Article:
Monsoon and The Courtneys of Africa Trilogy, by Wilbur Smith.
I first thought these would be too "boy" for me, but Smith's charm is universal. His books are vivid, brutal, beautiful, terrible. They will make you want to hunt elephants, sail the seas, travel over deserts and savannas on horseback. He can make you wish that you had lived in times and places of horror because the adventures he describes are so wild; the settings so untamed and so free.
Some true favourites of mine. Monsoon in particular is just...wow.
The Mortal Instruments series, by Cassandra Clare.
I listened to the first of these on audiobook as I'm a member of audible.co.uk. I ended up listening to the whole series within four days. I couldn't face waiting a month to get the second, and another month to get the third!
The books deal with the underworld of demons in New York City, not to mention the rest of the world.
The beasts and battles are magnificently described, and the relationships between the characters really makes every nerve in your body clench with anticipation.
I only have these on audiobook, so can't loan them out, but you could download them yourselves for a reasonable price and let them consume you while you go about your everyday business.
The Talisman, by Stephen King and Peter Straub.
With echoes of Mark Twain, The Talisman is the sort of adventure that breaks your heart. You might be noticing something of a theme in a few of my choices here. I love those stories in which characters visit other worlds, or show underworlds in our own. The Talisman offers both. Jack Sawyer, the main character is only twelve. You forget this pretty quickly. The weight of the worlds (yes, plural) on his shoulders has aged him. His is a weathered soul and his adventure nearly breaks him.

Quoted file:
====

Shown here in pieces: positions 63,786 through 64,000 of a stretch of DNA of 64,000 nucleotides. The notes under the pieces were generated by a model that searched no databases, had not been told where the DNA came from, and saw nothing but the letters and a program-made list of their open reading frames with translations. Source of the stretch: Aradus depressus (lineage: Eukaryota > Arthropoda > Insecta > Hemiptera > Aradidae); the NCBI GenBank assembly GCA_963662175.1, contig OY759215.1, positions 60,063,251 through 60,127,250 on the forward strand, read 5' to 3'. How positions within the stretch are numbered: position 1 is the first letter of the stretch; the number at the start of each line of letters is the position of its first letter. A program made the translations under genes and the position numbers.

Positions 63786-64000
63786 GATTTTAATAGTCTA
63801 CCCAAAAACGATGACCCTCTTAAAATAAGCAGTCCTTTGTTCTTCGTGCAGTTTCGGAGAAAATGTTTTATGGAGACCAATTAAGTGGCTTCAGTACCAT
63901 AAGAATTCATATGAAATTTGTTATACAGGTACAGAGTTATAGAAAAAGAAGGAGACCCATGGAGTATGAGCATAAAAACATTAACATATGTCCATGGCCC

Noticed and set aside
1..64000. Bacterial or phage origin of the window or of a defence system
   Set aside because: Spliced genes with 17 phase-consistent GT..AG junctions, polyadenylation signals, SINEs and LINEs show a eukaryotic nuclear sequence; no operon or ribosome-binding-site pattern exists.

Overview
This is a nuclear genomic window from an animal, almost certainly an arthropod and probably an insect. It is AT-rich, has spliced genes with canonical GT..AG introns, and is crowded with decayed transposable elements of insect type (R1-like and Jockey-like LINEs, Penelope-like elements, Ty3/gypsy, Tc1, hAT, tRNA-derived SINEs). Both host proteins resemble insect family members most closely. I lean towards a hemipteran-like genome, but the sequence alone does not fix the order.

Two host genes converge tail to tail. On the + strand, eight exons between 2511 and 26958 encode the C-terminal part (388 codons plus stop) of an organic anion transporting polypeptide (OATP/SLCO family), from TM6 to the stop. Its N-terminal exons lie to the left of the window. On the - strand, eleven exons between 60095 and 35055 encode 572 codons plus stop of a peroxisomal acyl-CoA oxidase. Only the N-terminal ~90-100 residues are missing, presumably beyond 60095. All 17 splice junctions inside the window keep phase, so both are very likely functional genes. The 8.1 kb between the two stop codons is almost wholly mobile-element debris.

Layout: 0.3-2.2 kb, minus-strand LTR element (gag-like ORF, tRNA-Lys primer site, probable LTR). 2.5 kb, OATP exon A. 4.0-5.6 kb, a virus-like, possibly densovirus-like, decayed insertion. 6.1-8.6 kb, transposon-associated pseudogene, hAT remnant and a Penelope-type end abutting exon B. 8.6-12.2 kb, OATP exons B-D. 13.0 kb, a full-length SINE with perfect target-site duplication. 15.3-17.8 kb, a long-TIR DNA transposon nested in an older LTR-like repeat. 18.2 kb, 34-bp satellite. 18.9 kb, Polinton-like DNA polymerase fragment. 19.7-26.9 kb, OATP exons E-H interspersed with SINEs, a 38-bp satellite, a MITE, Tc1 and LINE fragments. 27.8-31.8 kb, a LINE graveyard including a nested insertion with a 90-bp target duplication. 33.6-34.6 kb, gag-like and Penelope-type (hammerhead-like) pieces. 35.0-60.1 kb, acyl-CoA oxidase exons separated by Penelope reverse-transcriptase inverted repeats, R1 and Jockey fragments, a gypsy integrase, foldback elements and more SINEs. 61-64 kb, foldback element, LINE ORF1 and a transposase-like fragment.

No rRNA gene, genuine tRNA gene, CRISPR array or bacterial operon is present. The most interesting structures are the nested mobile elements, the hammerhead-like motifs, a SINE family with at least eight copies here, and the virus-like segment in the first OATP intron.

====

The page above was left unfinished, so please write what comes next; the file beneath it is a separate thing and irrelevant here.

Another book which made me shut myself away. I kept wishing I could visit the world of the Territories (where they have magic in the same way we have science) and making best friends with my very own werewolf.
Also check out The Dark Tower books by Stephen King, too. A series of seven books which follow Roland the Gunslinger, a character I might just have an eternal crush on even though he's actually kind of a git. The books are based on two of my favourite poems: The Wasteland, by TS Eliot - part of which is tattooed down my spine, and Childe Roland to the Dark Tower Came, by Robert Browning).
The Twilight Saga, by Stephenie Meyer.
Look, don't hate me. I KNOW the films are cheesy. I KNOW Kristen Stewart and Robert Pattinson are about as charismatic as cardboard. But I swear, these books really are good! The characters are well rounded, the writing is gripping and the imagery is quite lovely in places. It's such a shame what the teeny-bop-vampirates have done to this series.
The first books echo three familiar classics. Twilight is Pride and Prejudice, New Moon is Romeo and Juliet, and Eclipse is Wuthering Heights. Meyer doesn't plagiarise or steal or anything, she simply echoes these classic tales (even mentioning each of them in the three texts) to highlight the classic sort of romance within the pages.
The Twilight Saga really did absorb me, and I waited on tenterhooks for each release. At some point I'll get over my disappointment with the movies and go back to the books, and I know any doubts I might have about the two leading characters will be cast aside. (Check out The Host for another amazing read).
So! There you have it. This has taken a while and, no doubt, as soon as I press the "Publish" button, I'm going to think of some other true love of mine... Oh wait! Already thought of one!
The Well Of Echoes Series, by Ian Irvine.
This series brought to life a completely imagined universe that mixed fantasy, science fiction and dystopia. Over the four books, you follow sever characters who are detailed and realistic in such a fantastically dark setting.
Irvine didn't skimp away from the gory details, which made his descriptions even more compelling. I bought the first of these on a whim and had to go back and buy the rest of the series the next day. I lost three days to these four books and emerged from my room feeling jet lagged, like I had just returned from a wearing but terrific adventure.
I must try out more of Irvine's work.
Right! I'm going to leave it there. I hope this lengthy post prompts some discussion, and I hope you all remind me of a few books I've forgotten, or recommend to me a few I've never tried. Email/Facebook/Tweet me if you are interested in a book swap. I think it'll be fun!
Remember the QUESTION OF THE WEEK:
What book would you recommend to a friend if you wanted to "destroy" them?
Hoping for some comments from this one! :-)